Did Samuel abuse Elizabeth? Was he often drunk? Did he owe debts to many people? Was he dishonest or a thief? Were his older boys a problem in the community? Did he have undesirable friends, maybe Indians, who aggravated his neighbors? Had he been practicing medicine and running afoul of local laws or other, more qualified doctors? There may be no way to ever know.
          On 29 November 1809 Samuel Jr. sold the dwelling house surrounded by timber back to Thomas Day for $300. Shortly thereafter--perhaps with deep snow on the ground--Samuel, Elizabeth and their six children left Vermont. Did they walk?
          A reference to the oldest sons, John and Josiah, indicates they lived for awhile in Madison county, New York. Madison county lies just east of Syracuse. Oneida lake forms the northern boundary of the county. This county had been the home of Ephraim Munger, Elizabeth's father, since the end of the 18th century. Unproven records indicate he lived in the town of Fenner, probably near Chittenango, in the northwestern part of the county. Research needed.
          Given the pattern established by the births of Elizabeth's children both 1810 and 1812 would be logical dates to look for the birth of another child. No further births to Elizabeth are recorded in Vermont. If Samuel and Elizabeth went to live with her father the births of these two children may be recorded in Madison county, New York. Research needed.
          If babies were born to Elizabeth in 1810 and 1812 they were not alive at the 1820 census. Neither was Elizabeth. She died on 20 February 1812, possibly in childbirth. Her death is said to have occurred in the town of Smithfield in Madison county, New York. Unless her father bought a stone, she probably lies in an unmarked grave.
          Samuel remarried that same year (1812) to Hannah Robbins. Was she related to the Mrs. Sarah Robbins who was Ephraim Munger's second wife--perhaps Sarah's child? Hannah was twenty years old when she and 40-year-old Samuel married. The marriage record may be in Madison county, New York. Research needed.
          Samuel and Hannah's first child is said to have been born in Smithfield NY on 30 August 1813. They named the little girl Elizabeth. Their second child, Elijah, was born about 1815, possible in Sullivan, Madison county. Research.
          Ties to Madison county were weakening. In 1815 Ephraim Munger's son, Amas, decided to move to Ohio. He took his 66-year-old father with him. Josiah Day, Samuel's second son, must have gone with them at that time, or visited them there the following year, for he was in Huron county, Ohio, in 1816. The land and the conditions in Huron county suited Josiah and in the spring of 1817, he went back to New York and persuaded his brother, John, to go with him to Ohio to live.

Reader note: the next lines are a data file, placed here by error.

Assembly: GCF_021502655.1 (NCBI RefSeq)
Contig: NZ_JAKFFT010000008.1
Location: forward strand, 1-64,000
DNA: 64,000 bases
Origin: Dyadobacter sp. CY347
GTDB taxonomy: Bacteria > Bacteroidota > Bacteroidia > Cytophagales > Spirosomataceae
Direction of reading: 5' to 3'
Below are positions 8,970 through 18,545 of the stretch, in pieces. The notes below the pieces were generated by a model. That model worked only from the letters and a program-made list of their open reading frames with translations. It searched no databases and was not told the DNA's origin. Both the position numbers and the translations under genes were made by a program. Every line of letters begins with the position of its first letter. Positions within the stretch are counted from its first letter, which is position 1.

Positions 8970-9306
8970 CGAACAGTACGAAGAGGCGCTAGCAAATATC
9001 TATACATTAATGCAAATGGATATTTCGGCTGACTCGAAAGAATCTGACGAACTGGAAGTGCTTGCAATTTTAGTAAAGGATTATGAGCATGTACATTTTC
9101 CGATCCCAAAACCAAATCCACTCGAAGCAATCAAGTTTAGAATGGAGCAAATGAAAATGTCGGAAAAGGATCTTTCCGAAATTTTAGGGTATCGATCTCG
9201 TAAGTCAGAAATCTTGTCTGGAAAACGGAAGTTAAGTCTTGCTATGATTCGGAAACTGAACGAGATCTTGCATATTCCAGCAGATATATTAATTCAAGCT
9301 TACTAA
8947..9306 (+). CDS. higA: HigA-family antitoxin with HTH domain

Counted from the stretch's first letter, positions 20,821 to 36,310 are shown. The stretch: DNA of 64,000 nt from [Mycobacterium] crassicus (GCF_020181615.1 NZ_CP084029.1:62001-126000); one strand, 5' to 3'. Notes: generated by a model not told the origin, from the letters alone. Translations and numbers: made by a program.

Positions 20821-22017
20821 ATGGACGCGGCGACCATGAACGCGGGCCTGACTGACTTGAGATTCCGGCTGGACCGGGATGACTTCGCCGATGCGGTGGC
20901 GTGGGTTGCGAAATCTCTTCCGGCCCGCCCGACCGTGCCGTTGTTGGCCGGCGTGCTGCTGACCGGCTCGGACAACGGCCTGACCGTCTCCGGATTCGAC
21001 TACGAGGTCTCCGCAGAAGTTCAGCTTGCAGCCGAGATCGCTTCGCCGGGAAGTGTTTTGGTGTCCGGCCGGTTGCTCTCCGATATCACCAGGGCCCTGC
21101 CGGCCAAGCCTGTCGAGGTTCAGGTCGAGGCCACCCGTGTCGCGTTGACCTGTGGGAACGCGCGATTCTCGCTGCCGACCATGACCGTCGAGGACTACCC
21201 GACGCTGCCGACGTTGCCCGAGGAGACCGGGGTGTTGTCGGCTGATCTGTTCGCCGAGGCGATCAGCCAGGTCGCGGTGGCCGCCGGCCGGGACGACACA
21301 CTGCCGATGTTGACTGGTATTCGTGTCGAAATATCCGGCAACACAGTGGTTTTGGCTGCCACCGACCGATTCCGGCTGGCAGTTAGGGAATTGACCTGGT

In New London OH John met the Corey family. John Corey and Phoebe Hendryx had come from Steuben county, New York, in July of 1816. Corey immediately built a log cabin on his property located in lot 7 of section 4. It was the first cabin to be built within the future village of New London. Corey also planted the first orchard in the township.
          Soon John Day fell in love with Polly, the oldest daughter of John and Phoebe Corey. At the end of his first harvest John and Polly married on 16 December 1817. It was the first marriage involving people from New London township but the wedding itself took place at the home of Polly's uncle, Abram Dayton Hendryx, in Haneytown, at that time located in Richland county, about six miles south of New London village.
          The country was all wooded at that time. No road had yet been constructed to Haneytown. So Polly and John "mounted the same horse, rode over hills, through streams and woods, and dispatched a friend to find Esquire Ralston" who went to the Hendryx farm to officiate at the ceremony. On the evening of the second day they returned to New London on the horse and stayed a short time with her family. Then they went to live at John's place, described as being on the same lot given by historians as belonging to Josiah: lot 25 section 1 of New London township.
          Apparently both brothers lived on lot 25 until about 1822, at which time John was listed by the county as the owner of lot 20 section 2, five miles to the north.
          From about 1817 through "several years" very few pioneers purchased lots in New London township. It was considered to be unsafe since the title to the land was in doubt. Some purchases were proclaimed illegal because of the death of Nathaniel Ledyard, one of a handful of men who had purchased the territory from land grant recipients. Ledyard had offered a gift of land to those who purchased land from him, and agreement that was not accepted by Ledyard's heirs. Josiah and John may have delayed purchasing property until the litigation was settled. Search Ohio land records.